One of the most utilized arguments by the kirchnerist government about its public management was the idea that the purchasing power of the workers rised significantly. Furthermore, the income redistribution would have balanced reaching a more egalitarian state than in the previous decades. In effect, until 2013 there was a real wage recomposition later cut short by the 2014 devaluation of the peso and the rise of prices of the family basket.

However, the historical tendency of the last 40 years shows that even if there actually was a wage recomposition in relation to the mega-devaluation of 2002, the purchasing power hasn’t surpassed the situation of previous decades. In this sense, after each crisis (1975,1982,1989,2001) the real wage tended to increase but to a minor degree than in the previous moments of the crisis outbreak. In effect, the average real wage of the last 10 years constitutes a 88,3% in relation to the one from the menemist decade and is far away from the purchasing power of the workforce prior to the instauration of the military dictator ship (a 66,7% in relation to the 1970-1974 period).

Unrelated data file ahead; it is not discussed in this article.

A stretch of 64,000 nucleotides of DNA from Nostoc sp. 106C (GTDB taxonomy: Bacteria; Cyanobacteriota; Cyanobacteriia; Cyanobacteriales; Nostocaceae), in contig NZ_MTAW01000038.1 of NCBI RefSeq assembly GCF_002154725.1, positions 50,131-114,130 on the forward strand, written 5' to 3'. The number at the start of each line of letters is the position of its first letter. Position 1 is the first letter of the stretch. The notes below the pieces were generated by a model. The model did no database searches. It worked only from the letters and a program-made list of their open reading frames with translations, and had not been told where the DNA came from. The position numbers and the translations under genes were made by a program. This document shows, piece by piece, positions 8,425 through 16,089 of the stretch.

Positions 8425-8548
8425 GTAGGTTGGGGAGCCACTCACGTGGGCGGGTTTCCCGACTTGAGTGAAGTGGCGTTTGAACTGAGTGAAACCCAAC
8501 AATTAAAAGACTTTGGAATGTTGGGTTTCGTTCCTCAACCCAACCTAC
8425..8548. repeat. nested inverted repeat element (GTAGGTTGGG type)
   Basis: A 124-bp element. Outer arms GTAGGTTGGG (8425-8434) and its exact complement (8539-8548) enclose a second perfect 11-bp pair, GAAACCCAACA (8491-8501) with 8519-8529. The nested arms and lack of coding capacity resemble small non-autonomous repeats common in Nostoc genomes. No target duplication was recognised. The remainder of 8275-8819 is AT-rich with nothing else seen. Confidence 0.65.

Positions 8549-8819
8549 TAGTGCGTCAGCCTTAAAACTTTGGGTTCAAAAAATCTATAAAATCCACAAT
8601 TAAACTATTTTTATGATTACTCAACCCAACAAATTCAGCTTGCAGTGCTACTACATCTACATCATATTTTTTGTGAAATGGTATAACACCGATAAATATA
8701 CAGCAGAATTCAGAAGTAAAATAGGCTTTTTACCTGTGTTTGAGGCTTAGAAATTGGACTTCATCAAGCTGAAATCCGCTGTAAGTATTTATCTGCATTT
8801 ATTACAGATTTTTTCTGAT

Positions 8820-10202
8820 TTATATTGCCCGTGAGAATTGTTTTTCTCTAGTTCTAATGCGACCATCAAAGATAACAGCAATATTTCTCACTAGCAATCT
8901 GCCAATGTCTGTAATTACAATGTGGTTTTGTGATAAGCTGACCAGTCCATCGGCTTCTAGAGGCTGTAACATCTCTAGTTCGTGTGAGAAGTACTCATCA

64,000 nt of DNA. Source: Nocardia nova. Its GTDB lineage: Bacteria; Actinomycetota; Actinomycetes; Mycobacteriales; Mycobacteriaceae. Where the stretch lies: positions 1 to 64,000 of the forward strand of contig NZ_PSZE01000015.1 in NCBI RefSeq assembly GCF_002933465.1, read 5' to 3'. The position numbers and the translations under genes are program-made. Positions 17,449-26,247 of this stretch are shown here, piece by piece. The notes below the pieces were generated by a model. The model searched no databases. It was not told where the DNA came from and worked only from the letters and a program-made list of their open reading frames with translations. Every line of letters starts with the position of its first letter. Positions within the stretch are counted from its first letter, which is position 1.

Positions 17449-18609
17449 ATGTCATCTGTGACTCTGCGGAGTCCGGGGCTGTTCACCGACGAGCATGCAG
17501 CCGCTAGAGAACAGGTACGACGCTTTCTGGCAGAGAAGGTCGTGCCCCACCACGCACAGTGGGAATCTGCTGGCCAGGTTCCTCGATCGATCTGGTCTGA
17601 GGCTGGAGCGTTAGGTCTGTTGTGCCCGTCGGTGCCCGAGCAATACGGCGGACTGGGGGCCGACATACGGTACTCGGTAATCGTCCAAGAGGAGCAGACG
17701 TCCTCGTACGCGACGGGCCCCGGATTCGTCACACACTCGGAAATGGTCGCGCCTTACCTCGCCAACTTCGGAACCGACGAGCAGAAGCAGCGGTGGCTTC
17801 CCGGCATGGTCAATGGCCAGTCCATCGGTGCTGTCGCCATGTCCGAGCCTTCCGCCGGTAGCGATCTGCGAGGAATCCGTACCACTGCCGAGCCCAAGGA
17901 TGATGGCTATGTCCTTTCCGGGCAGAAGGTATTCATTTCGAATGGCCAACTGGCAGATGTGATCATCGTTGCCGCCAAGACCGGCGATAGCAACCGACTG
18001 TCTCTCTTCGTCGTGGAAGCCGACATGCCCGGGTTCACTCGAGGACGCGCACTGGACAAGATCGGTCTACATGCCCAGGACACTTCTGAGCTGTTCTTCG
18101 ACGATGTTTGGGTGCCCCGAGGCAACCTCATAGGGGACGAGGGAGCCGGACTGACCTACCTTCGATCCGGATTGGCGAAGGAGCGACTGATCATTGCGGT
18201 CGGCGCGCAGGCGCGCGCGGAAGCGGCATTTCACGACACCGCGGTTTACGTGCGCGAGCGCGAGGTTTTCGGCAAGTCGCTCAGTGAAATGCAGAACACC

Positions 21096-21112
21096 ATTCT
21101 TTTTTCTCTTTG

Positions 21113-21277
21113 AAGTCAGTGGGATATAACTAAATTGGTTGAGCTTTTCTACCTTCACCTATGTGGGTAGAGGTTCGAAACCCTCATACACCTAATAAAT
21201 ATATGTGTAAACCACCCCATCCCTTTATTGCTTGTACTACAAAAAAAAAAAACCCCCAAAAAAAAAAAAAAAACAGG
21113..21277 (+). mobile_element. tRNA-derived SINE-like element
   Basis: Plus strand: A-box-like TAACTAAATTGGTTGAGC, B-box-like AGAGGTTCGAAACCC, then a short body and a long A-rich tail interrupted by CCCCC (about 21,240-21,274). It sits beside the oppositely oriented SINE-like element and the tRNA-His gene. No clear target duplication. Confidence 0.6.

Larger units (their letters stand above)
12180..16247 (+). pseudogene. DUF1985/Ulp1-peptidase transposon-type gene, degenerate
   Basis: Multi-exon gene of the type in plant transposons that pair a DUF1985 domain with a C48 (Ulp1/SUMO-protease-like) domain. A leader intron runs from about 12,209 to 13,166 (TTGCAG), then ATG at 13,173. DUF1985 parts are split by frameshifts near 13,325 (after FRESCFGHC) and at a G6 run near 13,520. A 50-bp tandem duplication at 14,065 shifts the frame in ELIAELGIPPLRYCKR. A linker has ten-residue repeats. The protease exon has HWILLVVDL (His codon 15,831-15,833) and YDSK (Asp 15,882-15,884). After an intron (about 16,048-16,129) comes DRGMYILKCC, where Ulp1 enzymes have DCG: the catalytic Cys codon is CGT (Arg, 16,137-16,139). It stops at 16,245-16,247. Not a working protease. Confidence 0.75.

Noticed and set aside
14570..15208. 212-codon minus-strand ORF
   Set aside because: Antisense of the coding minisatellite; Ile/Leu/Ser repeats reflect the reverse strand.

This drop of the real wage affects mostly the unregistered sector of the economy, in other words, more than a third of the workers. In this sense, the gap between the purchasing power of the registered workers and unregistered workers has tended to worsen in the last decade. While during the 1991-1999 term the average percentage of the take-home salaries of the undeclared jobs constituted about 59% in relation to the taxed wages , in the last decade that percentage only reached a 44%.  If the promises of the macrism about eliminating the income tax are made real then the wage gap between the two fractions will be wider.